Tonight in the House of Commons I will vote for the Prime Minister’s deal. I will do so with a heavy heart. Why? Because I believe our country is now facing such a moment of crisis that to do otherwise would be irresponsible.

We are running out of time. We have less than 10 weeks to the March 29th deadline. There is an angry mob outside Parliament, and they speak for a deepening angriness in the nation. We desperately need an orderly withdrawal.

It was Parliament’s decision to let the people decide our future with the European Union. And, in June 2016, they gave us their answer. For that reason, I remain deeply opposed to a second referendum. The people have spoken and it is our job to implement their instruction.

However, that instruction was not clear. People voted to leave by a narrow margin. In my constituency, 58% wished to leave. Nationally, the result was 52% to 48%. That is not an overwhelming, thumping majority.

The majority of my constituents who voted to leave said to me: “George, I voted to join a common market; I did not want to be in a political union.”  Meanwhile the 48% who voted Remain do want to do exactly that.  The truth is there isnt any majority for a hardline Brexit based on pulling out of all European institutions or cutting ourselves off from the single market. That is not our mandate. It never was.  And when the Prime Minister tried to secure a mandate for exactly that she lost 30 MPs and her majority.

So as I wrote on the Monday after the election, before resigning from the Government and my role as Chair of the No10 Policy Board, we ought to be pursuing a sensible exit arrangement in the spirit of cross-party co-operation. I was appalled to hear recently that the shadow Brexit Secretary has apparently received no contact from Ministers about the possible basis of an agreement. Unless we reach out across the House, listen to the electorate and signal that we will put party before country, we are unlikely to find a solution.

It is a Remoaner cliché to say the Leave vote was about everything other than the EU itself. That is clearly not true. Many people cast their vote based on long-held objections to the anti-democratic impulses of Brussels and the creation of a political super-structure which we never voted for. I have always shared many of those concerns which is why I was a champion of EU reform through the Fresh Start Group.

It is also true that many cast their vote for Leave for a wider range of reasons. From the many conversations I’ve had in my constituency, I know that lots of people saw it as a chance to express a deep roar of anger at a politics and economics that doesn’t seem to be working for them.

We can’t ignore the real and legitimate concerns about uncontrolled immigration, economic insecurity and redundancy which fuelled so much of the Brexit vote. We should have no  truck with the narrow nationalism and nasty xenophobia of the UKIP hardcore. But my constituents want us to put in place a fairer immigration system which respects the need for a clearer and fairer social contract between the State, citizens and migrants.

To have any hope of moving forward, we need to fully understand this roar of anger. Indeed, this is something I have been warning about for over fifteen years. On arriving in Parliament eight years ago, I sent David Cameron a memo in 2011 titled ‘Unaccountable Elites: The new dividing line in British politics’ in which I argued that unless we took radical action to tackle the groundswell of anger in communities that had been left behind, we faced a terrible reckoning. Sadly, I never received a reply. Five years later, the Referendum was lost and Cameron stood on the steps of Number 10 resigning, wiped out by that very same roar.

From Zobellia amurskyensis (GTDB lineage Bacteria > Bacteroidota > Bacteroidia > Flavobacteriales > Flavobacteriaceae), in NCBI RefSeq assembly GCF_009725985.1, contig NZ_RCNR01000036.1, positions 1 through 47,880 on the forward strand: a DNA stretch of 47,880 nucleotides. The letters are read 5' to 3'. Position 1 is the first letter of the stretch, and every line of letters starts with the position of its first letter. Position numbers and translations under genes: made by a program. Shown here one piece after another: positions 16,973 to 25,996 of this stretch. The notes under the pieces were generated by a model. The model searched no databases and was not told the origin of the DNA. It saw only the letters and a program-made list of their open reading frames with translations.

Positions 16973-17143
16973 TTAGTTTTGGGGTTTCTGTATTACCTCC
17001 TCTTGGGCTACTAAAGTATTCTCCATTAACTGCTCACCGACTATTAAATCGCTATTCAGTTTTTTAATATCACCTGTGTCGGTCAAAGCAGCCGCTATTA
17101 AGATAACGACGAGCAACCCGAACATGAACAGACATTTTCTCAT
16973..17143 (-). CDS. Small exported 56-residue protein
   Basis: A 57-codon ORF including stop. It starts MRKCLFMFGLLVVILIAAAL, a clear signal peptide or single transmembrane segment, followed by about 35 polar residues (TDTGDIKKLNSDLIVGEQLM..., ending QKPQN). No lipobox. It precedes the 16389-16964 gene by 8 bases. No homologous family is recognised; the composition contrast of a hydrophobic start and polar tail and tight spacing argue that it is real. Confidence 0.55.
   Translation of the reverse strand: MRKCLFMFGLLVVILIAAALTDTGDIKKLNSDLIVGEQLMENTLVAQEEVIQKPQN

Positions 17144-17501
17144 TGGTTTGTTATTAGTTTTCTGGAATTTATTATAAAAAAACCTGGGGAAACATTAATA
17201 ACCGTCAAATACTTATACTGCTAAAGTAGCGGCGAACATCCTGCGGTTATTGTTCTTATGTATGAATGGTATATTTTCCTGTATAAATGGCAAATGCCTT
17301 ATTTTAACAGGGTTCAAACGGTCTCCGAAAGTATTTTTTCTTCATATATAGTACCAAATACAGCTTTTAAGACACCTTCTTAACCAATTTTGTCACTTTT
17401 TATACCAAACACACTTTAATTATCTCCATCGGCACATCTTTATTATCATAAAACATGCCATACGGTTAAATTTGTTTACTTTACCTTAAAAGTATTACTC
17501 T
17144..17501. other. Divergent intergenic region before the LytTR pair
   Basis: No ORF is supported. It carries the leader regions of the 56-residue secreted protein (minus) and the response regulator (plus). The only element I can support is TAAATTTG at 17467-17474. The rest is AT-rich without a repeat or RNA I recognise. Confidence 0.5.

To tackle the grievances driving Brexit, the Conservatives urgently need to look beyond short-term partisan bickering and embrace a longer-term commitment to profound renewal. That’s why I stepped down from my role as Chair of the Prime Minister’s Policy Board in 2017 and launched my work on a bold renewal agenda, reshaping the work of the Conservative Policy Forum and launching the Capital Ideas Foundation, the forthcoming 2020 Conservatives Group book on a vision for BritainBeyond Brexit, and launching the first two Big Tent Ideas Festivals in 2017 and 2018.

We must all ensure that Brexit is a transformative moment. Not just a transformation of our relationship with the EU but also of our reforming commitment to tackle domestic policy grievances like the crises in housing, social care and local government finance — and the collapse of trust in politics — that fuelled the 2016 rebellion.

Unless we make Brexit a transformational moment of national renewal the grievances, and the rebellion, will deepen. With new populists on the hard left and hard right on the rise, all of us who fear extremist politics and want a bold reforming centre ground need to recognise the risks.

Brexit is the biggest moment of change to the politics of this country since 1945. Given the level of division and anger it has more in common with Irish Home Rule or the Corn Laws. Back in 1945 William Beveridge and others began shaping a new post war order to heal the wounds of the war, in keeping with the spirit of the times.

Today we need to capture the common ground of the Brexit vote and move beyond the stale short term partisan divisions of left and right which sees Brexit as a political football. We need to address the underlying grievances in the spirit of a bold New Generation politics. That’s why I set up the Big Tent Ideas festival. The Big Tent isn’t about leading a revival of the right or the left, Leavers or Remainers, but to create a space for the genuinely fresh thinking we need. We believe there must be more than an arid choice between the hard left of Jeremy Corbyn and the hard right of Nigel Farage.

The Big Tent insists on challenging lazy partisan thinking and insisting on a better bolder post-Brexit politics of genuine renewal. Praising new models of innovation but prizing our heritage too. Championing the free market but never complacent of its failures. Optimistic about the future but never naive. And proud of our past but not imprisoned by it.

Yes, the challenge we face looks overwhelming. But that is true only if we try to solve big questions with small answers. The endless diet of day-to-day announcements from Whitehall is not speaking to the public yearning for a bigger vision beyond Brexit.

The world’s mightiest economies don’t think like tiny islands. And when small islands like Hong Kong, Ireland or Elizabethan Britain think big, they can go global. To do that we must embrace a bold policy programme: building an innovation economy, increasing our soft power in emerging markets, championing public-sector enterprise, supporting post-welfarist models of social justice, and developing a new contract of post-Brexit citizenship.